Not only that, they take 60 to 90 days to fully mature and stay naturally green from fall to spring.
Preserve the Shoreline With Stones
Yes, stones play a vital role in creating a rip trap around the lakes’ shores. All you need to do is place larger stones, approximately two feet in diameter, side by side. In this way, these stones cover the entire shoreline.
Moreover, these stones should be more than one foot higher than the maximum watermark and one foot below the regular water line. That’s how the rocks above the most elevated water line protect the shores during sirens or unpleasant high tides.
On the other hand, the rocks below the regular water line protect the shore during dry times when the water level is low. The stones dissipate the water waves’ energy before they reach the loose material such as sand or soil.
Summing up, stones or rock revetment is a durable and long-term solution that requires little to no maintenance. Since the rocks absorb the energy, they don’t redirect to cause erosion in some other location.
Prevent Lake Erosion Using Seawall
Other than the stones, you can also prevent lake erosion with the help of seawalls. A seawall is a large concrete structure built on water to withstand the waves’ force. In this way, it stops the waves from reaching the shore.
On the one hand, a seawall protects the shores, but on the other hand, it redirects the wave energy. Consequently, it may cause more significant erosion in the proximity of the protected area.
A seawall merely reflects the wave action without causing any loss of energy. It eventually results in a standing wave. On the downside, a clapotic action can cause more damage to the seawall than any good.
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Prevent Lake Erosion Using Sandbags
It’s a known method that has been in use, especially in a flood management situation. Sandbags are quite useful in absorbing energy to prevent lake erosion. As a result, they are proven more effective than seawalls; however, they perform best in short-lived and temporary events.
Besides, sandbags can quickly degrade from the elements; that’s why they aren’t a long-term solution.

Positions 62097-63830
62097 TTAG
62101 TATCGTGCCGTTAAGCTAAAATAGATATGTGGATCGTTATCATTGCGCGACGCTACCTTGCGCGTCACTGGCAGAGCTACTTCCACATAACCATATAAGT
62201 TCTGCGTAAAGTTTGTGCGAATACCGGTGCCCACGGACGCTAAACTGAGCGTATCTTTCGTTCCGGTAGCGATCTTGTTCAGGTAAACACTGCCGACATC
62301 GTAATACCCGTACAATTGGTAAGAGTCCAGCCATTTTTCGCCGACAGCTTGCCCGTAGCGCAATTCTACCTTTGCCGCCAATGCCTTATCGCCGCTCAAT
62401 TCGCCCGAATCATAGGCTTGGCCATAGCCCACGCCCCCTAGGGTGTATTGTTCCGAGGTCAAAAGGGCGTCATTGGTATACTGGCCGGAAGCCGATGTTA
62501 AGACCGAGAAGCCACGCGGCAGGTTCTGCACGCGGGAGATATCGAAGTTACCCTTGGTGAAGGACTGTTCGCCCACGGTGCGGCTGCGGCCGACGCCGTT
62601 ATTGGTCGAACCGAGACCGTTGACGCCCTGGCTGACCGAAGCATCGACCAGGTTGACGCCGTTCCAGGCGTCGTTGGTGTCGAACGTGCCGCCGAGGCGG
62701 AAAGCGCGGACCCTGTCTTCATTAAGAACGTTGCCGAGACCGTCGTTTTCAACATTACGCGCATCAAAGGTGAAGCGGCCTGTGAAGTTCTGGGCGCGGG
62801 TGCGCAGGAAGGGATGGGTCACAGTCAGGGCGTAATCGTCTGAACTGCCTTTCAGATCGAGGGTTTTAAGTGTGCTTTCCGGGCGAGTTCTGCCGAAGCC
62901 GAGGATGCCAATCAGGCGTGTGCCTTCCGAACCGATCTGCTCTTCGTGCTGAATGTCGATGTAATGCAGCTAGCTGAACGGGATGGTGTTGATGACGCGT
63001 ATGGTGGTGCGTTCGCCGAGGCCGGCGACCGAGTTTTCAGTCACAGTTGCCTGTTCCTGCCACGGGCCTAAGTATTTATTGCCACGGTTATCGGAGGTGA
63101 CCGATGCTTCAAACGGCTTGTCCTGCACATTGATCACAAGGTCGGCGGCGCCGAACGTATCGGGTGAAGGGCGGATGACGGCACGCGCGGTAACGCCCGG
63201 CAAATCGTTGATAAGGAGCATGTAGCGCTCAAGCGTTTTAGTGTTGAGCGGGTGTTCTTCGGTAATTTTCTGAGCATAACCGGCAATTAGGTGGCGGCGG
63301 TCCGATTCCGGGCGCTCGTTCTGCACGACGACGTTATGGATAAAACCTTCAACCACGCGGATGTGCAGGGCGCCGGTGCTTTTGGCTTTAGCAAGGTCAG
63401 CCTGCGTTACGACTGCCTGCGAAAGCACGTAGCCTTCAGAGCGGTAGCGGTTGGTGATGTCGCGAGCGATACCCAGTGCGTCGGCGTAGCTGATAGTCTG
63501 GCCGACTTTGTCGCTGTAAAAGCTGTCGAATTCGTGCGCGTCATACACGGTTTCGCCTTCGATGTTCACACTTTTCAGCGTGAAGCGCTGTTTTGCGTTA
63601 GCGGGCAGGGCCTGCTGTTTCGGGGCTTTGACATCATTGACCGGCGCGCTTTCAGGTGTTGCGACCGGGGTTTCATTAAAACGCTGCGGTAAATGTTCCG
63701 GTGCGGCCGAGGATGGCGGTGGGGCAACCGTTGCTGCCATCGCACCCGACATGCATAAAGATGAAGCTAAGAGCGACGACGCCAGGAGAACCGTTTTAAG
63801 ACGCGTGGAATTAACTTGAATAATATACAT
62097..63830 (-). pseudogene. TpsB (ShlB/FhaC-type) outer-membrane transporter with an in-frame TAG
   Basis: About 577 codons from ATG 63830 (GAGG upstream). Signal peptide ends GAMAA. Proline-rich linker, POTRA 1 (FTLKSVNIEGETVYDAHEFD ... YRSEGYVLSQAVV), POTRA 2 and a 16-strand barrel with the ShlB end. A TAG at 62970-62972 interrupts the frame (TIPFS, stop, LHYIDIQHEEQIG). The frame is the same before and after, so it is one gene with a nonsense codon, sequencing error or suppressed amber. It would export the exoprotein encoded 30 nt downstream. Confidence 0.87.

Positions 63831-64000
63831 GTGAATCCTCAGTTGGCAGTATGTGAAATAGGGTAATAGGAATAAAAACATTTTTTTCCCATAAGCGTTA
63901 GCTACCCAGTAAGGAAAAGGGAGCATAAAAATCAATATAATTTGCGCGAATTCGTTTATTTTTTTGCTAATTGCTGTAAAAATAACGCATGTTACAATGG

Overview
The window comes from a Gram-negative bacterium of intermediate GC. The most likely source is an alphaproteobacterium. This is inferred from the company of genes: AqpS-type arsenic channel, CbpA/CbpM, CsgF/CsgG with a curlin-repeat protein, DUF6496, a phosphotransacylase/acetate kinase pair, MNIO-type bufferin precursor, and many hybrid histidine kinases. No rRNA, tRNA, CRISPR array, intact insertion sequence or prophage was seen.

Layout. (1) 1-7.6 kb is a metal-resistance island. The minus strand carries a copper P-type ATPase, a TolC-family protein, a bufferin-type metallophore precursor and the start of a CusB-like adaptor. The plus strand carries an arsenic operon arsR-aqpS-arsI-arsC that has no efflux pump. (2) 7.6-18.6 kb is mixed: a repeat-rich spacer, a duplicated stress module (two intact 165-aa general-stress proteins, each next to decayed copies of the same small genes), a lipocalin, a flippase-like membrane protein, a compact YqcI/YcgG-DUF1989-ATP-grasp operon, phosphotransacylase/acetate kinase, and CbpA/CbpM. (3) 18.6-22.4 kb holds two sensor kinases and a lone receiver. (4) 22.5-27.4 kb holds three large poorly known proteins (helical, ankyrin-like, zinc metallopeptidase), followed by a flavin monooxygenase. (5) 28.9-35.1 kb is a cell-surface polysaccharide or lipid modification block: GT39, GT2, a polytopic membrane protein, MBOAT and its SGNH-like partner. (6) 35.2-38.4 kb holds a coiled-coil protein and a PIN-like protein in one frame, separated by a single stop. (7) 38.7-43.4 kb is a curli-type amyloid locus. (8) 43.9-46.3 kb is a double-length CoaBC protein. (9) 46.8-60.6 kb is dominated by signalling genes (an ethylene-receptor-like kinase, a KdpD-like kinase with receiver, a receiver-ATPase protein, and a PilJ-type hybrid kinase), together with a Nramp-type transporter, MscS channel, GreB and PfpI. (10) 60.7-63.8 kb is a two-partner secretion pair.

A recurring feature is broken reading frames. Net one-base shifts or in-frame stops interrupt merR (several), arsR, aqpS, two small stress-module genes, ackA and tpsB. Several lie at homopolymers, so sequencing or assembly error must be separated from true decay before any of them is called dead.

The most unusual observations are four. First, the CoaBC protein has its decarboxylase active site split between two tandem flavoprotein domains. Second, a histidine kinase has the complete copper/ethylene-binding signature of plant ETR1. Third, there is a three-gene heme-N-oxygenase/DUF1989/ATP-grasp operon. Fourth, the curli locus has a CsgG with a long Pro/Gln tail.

Keep the Pasture Animals Away
It’s better to fend off the lack so that cattle, horses, or deer can’t reach the lake quickly. The livestock is responsible for damaging the soil, eating the vegetation, and trampling the shoreline.
Angle Pond Embankments
You can implement a horizontal-to-vertical ratio of three to one for pond embankments. Or you can simply use flatter side slopes, especially after new construction.
Additional Protective Measures
To facilitate the grass plantation process, you can opt for a Dewitt Curlex SignelLayer Erosion Control Blanket. You can easily roll out on stream banks and waterways to hold the seeds and fertilize them in one place.
These blankets are beneficial if you want to increase plantation on the lake shores. The water waves may wash away the planted seeds, so you may need to roll out an erosion control blanket to facilitate re-plantation.
Moreover, you can use Easy Gardener Natural Burlap Weed Barrier Fabric to help the seeds to germinate by holding the moisture. Additionally, it also prevents wash-away.
Another preventive measure to control the lack of erosion is to use Mulch Lock 16000 to hold the sand and dirt in place for up to 12 months. It’s entirely non-toxic so you can spray it near trees, slops, edges, and pathways.
In addition to that, the Silt Sock for Sediment and Erosion Control by New Pig reduces the water flow rate. It’s basically organic compost ideal for construction sites near the lakes.
Lake erosion modifies the entire ecosystem of lakes by removing the soil from the shore, thus making the adjoining area unstable. Moreover, it removes the necessary plants required by fish as food and causes the water to lose clarity.
It’s our duty as responsible citizens to protect our planet earth to prevent erosion. We can adopt certain measures such as planting, adding mulch or rocks, and building retaining walls.